RPM, Volume 15, Number 18, April 28 to May 4, 2013

Where'd All These Calvinists Come From?

Part 4 of 10

By Mark Dever

Some astute inquirers have noticed that all the influences I've mentioned so far have been British. A couple of observations about this: My wife and I lived in Britain for 6 1/2 years, and I would say that there is something in the British culture (perhaps it is part of living in a much older place) which is at home with given-ness. That is, where an American would say, "that's unfair" a British person might simply respond "that's the way life is." There is both maturity and resignation in this British response. Such different responses have advantages and disadvantages for both sides. It is simply the case that our friends in Britain are the children of those who stayed, and we Americans are all the children of those who left. Consider the interesting gene pool that's created!

I'm not saying that Britain 70 or 80 years ago was a hotbed of Calvinism. It wasn't. But there was an at-home-ness with the Bible's teaching on election and predestination that seems somehow more alien to Americans. During the mid-20th century, Reformed theology was not totally absent from America. There was the Dutch Reformed community in Michigan and the mid-west. I first read Flavel and Baxter not from the Banner re-prints, but from those by Baker (though that Baker Book House is, sadly, long gone). A. W. Pink travelled around and made friends with various conservative Reformed Baptist ministers (among whom one was my great-grandfather, Leaman Winstead). But on the whole, the early and mid-20th-century was a desert time for Reformed theology in the broader English-speaking evangelical America.

And then came what many may see as an unlikely aid to the cause.

Among the most deadly objections to Calvinism among American evangelicals was the charge that it killed missions and evangelism. American evangelicals have had, for a hundred years or more, an inability to distinguish between Calvinism and hyper-Calvinism. Calvinism teaches the absolute sovereignty of God and the real responsibility of man. Hyper-Calvinism teaches that because God is sovereign our actions, essentially, don't matter. That is, because the end is already established, the means may be dispensed with. (Thank God Paul didn't think that! Look at Romans 9-10 — the strongest statement on predestination leads to the strongest call for missions and evangelism! He himself had been encouraged in his evangelism in Corinth by the doctrine of election — see Acts 18.) Even among those who could distinguish between the two, Calvinism was dismissed by saying that it always led to hyper-Calvinism. The slippery slope is always a fascinating argument. The inevitablity of certain consequences from certain circumstances at least always sounds compelling.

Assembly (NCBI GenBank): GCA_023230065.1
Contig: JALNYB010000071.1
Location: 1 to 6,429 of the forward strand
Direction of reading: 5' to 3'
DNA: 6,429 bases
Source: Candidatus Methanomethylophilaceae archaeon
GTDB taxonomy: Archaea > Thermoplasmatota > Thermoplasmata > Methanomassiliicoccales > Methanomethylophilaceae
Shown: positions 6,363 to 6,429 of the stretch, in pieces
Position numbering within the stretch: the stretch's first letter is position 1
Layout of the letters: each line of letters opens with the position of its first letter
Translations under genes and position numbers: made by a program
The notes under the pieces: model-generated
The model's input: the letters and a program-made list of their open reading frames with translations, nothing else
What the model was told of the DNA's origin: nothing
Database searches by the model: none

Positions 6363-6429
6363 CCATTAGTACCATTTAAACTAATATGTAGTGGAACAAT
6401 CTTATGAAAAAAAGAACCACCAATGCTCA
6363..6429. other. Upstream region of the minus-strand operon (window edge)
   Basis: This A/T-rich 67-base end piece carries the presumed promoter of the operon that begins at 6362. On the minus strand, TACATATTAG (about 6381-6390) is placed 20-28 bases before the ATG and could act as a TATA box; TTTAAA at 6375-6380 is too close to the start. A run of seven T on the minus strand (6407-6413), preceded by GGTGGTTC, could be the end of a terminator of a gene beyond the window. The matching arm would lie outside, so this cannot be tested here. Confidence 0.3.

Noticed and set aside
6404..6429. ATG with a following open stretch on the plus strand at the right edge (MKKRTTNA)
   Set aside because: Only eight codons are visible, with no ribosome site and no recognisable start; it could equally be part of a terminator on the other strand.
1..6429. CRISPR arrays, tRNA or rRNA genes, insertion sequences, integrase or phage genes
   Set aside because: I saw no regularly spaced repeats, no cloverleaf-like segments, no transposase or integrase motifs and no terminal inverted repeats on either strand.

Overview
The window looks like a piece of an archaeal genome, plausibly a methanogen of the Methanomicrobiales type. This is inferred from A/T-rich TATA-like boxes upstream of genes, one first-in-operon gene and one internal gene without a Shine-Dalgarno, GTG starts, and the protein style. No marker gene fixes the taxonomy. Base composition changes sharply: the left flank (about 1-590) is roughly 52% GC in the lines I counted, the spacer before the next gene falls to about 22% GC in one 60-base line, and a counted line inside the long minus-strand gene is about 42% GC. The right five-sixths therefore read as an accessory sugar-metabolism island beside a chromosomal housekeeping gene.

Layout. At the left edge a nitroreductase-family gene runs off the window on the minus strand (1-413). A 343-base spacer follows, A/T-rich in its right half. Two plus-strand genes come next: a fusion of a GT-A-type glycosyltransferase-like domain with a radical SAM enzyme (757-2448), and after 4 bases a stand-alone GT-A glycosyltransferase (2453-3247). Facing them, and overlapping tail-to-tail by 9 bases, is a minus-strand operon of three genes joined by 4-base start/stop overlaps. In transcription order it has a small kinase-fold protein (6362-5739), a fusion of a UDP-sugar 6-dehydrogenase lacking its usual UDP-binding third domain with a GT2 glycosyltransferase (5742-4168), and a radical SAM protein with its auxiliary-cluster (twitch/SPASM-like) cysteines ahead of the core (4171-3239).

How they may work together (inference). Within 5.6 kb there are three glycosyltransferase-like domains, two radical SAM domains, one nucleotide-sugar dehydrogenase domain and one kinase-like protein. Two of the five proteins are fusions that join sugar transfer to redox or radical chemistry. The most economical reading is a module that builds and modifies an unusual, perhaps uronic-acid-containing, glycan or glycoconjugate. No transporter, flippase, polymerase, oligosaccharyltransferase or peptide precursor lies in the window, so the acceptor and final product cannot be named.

And then came Evangelism Explosion. D. James Kennedy, a native of Augusta, Georgia, became the pastor of a little PCUS church in Ft. Lauderdale in 1959. He began training his people to do evangelism. And by 1962, he had organized this as a program called Evangelism Explosion. The book continues on, in its 4th edition. It has been used literally around the world. It is the subject of much debate and criticism among evangelicals. Missional types dismiss it as a modernistic sales job, assuming too much to be of any use today. Reformed types dismiss it as one-sided, coercive, or decisionistic. Nevertheless, neither of those sets of discussions need to detain us as a matter of history.

My suggestion is that Evangelism Explosion (and the subsequent dramatic growth of Coral Ridge Presbyterian Church, especially in the 1960's) became a quiet, but telling piece of counter-evidence against the stereotype of Calvinism killing evangelism. Kennedy was unashamedly Calvinistic in the soteriology he presented in his sermons. He later joined the PCA, with the Westminster Confession as its doctrinal standard. Regardless of how consistent or inconsistent one takes aspects of EE to be with Reformed theology, a church that clearly meant to be Calvinistic pumping out evangelism, and evangelism training throughout the 1960s and 1970s was a telling argument in pragmatic America. I'm not sure anyone thought of it at the time. But I think that it substantially weakened the ground of the opponents of Reformed theology. A pastor born in the 1920s, coming to maturity in the 1940s may have assumed that Calvinism was as gone as the horse and buggy, and partly he may have assumed that because of the "evangelism-killing" argument. But a pastor born in the 1960s, maturing in the 1980s, would have a hard time taking it for granted that a Calvinistic theology always (slippery slope) leads to killing missions and evangelism. There would be too many churches around him using Evangelism Explosion.

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